The Army's plans to cut the Guard and Reserves, including moving Guard AH-64 Apache helicopter battalions to the active Army, are reflected in the 2015 budget proposal, expected out on Tuesday. (Army)
The nation’s governors have banded together to oppose cuts to the Army National Guard as outlined in the Army’s 2015 budget proposal.
In a letter to President Obama, signed by 50 governors, the state leaders also are calling for the president to keep the Guard’s end-strength at 350,000.
“For more than a decade, our National Guard has demonstrated it is a cost-effective, operational force that is critical to our national security at home and abroad,” the letter states. “As commanders-in-chief, we appreciate the need to reorganize, restructure and modernize the military to meet new threats and economic realities. All sectors of the military must be involved in meeting the targets set by the Budget Control Act of 2011 and the realities of having fewer forces engaged abroad. In doing so, however, the Army Guard’s operational capabilities and 350,000 end-strength level must be preserved.”
The governors met during the National Governors Association winter meeting, where they talked to Obama and Defense Secretary Chuck Hagel about preserving Army and Air National Guard personnel and equipment.
Their letter to Obama, dated Friday, comes just days after Hagel rolled out key details of the Pentagon’s fiscal 2015 budget proposal. Highlights include the first-ever rollback in Basic Allowance for Housing, a military pay raise of 1 percent, massive cuts to commissary subsidies, and potentially increased health care fees for both active-duty families and retirees.
Hagel also announced that the active Army is slated to shrink to between 440,000 and 450,000 from about 520,000, while the Guard would draw down to about 335,000 from 355,000. The Army Reserve also would shrink, from 205,000 to 195,000.
If sequestration is implemented in 2016, the active Army would draw down to 420,000; the Guard would shrink to 315,000 and the Reserve to 185,000, Hagel said.
The Army’s proposed cuts “suggest a pre-2001 strategic reserve construct,” the governors’ letter states.
“The modern National Guard is a highly experienced and capable combat force and an essential state partner in responding to domestic disasters and emergencies,” according to the letter. “A return to a pre-9/11 role squanders the investment and value of the Guard and discredits its accomplishments at home and as an active combat force.”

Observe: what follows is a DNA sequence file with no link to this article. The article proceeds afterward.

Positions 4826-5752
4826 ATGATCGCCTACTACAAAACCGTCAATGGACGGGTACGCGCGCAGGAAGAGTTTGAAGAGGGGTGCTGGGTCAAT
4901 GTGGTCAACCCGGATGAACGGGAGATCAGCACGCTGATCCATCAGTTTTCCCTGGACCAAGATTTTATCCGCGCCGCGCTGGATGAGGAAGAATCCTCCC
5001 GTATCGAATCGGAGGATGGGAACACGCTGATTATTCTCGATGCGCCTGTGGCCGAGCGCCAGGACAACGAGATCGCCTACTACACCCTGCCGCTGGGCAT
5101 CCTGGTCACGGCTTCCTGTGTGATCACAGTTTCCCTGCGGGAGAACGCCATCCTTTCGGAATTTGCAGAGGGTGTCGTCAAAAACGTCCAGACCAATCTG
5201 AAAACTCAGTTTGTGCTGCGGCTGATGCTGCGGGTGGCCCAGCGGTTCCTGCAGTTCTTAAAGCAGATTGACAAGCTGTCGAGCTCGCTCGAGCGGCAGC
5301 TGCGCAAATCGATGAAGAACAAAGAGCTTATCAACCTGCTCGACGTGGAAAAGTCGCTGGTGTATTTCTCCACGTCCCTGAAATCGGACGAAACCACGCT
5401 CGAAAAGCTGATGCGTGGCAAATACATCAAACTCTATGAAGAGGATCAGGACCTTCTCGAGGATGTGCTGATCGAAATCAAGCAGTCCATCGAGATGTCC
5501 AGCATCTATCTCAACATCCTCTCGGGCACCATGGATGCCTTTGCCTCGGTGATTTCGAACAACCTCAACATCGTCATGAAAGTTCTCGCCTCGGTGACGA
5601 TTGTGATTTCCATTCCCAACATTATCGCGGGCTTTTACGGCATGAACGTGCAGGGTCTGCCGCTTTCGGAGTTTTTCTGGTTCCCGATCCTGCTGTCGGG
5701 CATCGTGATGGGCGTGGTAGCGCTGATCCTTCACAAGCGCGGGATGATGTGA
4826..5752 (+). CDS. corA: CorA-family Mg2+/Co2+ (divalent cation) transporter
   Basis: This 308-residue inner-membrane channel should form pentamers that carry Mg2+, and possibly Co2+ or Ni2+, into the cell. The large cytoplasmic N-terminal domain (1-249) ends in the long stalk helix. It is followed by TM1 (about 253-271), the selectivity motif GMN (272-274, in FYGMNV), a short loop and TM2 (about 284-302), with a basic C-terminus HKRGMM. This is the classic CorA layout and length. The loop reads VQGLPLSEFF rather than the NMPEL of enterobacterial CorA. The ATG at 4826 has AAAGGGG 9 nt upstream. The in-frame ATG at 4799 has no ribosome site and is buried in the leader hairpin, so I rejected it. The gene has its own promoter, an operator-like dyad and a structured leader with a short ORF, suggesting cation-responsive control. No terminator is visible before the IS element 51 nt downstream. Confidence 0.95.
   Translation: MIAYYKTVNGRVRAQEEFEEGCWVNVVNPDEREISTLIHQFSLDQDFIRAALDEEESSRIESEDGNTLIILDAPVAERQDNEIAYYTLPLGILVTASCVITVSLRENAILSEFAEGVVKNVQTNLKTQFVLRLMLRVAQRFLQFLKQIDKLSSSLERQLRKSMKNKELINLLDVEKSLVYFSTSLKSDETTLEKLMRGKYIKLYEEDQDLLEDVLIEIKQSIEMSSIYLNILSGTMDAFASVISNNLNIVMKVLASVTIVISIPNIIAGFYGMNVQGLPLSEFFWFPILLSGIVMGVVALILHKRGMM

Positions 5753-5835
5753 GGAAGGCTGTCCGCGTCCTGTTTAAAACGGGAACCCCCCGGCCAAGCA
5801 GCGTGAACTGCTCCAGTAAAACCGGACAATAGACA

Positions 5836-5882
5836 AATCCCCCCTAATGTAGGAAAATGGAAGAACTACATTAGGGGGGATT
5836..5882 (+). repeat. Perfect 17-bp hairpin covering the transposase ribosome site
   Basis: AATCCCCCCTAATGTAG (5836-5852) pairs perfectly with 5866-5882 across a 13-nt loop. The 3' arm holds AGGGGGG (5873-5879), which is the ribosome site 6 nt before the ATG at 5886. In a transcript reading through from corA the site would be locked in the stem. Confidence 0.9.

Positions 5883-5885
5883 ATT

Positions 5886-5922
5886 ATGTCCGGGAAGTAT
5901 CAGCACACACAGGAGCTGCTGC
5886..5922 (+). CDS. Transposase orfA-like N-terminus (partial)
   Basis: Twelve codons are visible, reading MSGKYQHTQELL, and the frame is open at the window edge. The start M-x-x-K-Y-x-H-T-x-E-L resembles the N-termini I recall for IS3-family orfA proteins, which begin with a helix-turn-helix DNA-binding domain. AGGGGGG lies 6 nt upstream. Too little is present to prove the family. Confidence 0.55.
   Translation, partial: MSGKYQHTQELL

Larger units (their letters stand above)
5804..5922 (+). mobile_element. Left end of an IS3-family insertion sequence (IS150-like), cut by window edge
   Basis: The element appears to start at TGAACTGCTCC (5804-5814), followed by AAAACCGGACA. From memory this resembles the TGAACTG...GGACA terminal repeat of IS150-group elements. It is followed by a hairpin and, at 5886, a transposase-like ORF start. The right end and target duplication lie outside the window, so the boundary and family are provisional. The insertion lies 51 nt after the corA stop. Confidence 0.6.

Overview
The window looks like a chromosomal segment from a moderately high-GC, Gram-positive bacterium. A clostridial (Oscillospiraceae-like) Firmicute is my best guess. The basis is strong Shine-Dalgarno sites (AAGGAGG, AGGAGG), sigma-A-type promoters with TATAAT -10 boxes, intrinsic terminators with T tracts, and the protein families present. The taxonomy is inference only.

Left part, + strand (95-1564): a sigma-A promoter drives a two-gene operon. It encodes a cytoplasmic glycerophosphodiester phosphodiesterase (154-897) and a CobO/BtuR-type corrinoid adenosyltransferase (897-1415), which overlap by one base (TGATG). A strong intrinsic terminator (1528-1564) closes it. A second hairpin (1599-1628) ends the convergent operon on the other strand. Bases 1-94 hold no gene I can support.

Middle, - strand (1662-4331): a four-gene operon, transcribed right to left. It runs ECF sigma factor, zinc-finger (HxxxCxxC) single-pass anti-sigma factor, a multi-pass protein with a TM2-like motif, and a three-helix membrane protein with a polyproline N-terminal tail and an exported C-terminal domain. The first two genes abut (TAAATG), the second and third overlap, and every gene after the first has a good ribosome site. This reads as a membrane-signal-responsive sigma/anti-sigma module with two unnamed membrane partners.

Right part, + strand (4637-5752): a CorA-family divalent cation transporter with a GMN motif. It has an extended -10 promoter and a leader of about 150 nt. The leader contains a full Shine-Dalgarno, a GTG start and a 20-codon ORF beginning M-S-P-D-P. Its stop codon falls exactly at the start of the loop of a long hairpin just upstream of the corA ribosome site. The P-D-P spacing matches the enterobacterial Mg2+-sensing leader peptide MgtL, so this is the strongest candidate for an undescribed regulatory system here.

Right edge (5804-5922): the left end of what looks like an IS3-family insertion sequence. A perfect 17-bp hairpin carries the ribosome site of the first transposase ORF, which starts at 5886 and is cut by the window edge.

The governors also called for a commission to study the future force structure of the Army.
A bill in Congress, HR 3930, sponsored by Rep. Joe Wilson, R-S.C., calls for a National Commission on the Structure of the Army. It also would stop any end-strength reductions in the Army Guard at 350,000.
The Association of the United States Army has said it opposes the idea of a commission in a letter to House Speaker John Boehner, while Guard advocates have stated their support.
In a Feb. 21 letter to retired Gen. Gordon Sullivan, president of AUSA, a senior Guard official blasted the association’s opposition to the commission.
“Sir, it is with a heavy heart that I find myself after 42 years of service to my nation and state that I am returning to you my AUSA membership card,” Maj. Gen. Richard Nash, the adjutant general of the Minnesota National Guard, wrote.
The commission would be “independent, bipartisan, congressionally-mandated,” Nash wrote, and it would “determine the proper force mixture of the Total Army – active, Guard and Reserve.”
“Why would AUSA oppose an open, transparent study unless we do not want to disclose to the Congress – and, more importantly, the taxpayers – the facts about the Army’s strategy and how the active component truly views the Reserve Component capabilities after serving together and being interchangeable?
“After nearly 13 years of sustained combat operations, why are you suddenly driving a wedge between the active component and the Guard and Army Reserve?”
The Army Guard and Army Reserve are “not ‘summer help’ that you can dismiss on a moment’s notice,” Nash wrote. “We fight as a total force. We are one Army.”
“The National Guard can be a larger part of the solution to our current fiscal constraints,” Nash wrote. “History has shown that past cuts have never struck the right balance that prepares our nation for the next conflict. An independent commission may be the solution to address issues surrounding force structure and equipment before we are called again as a total Army.”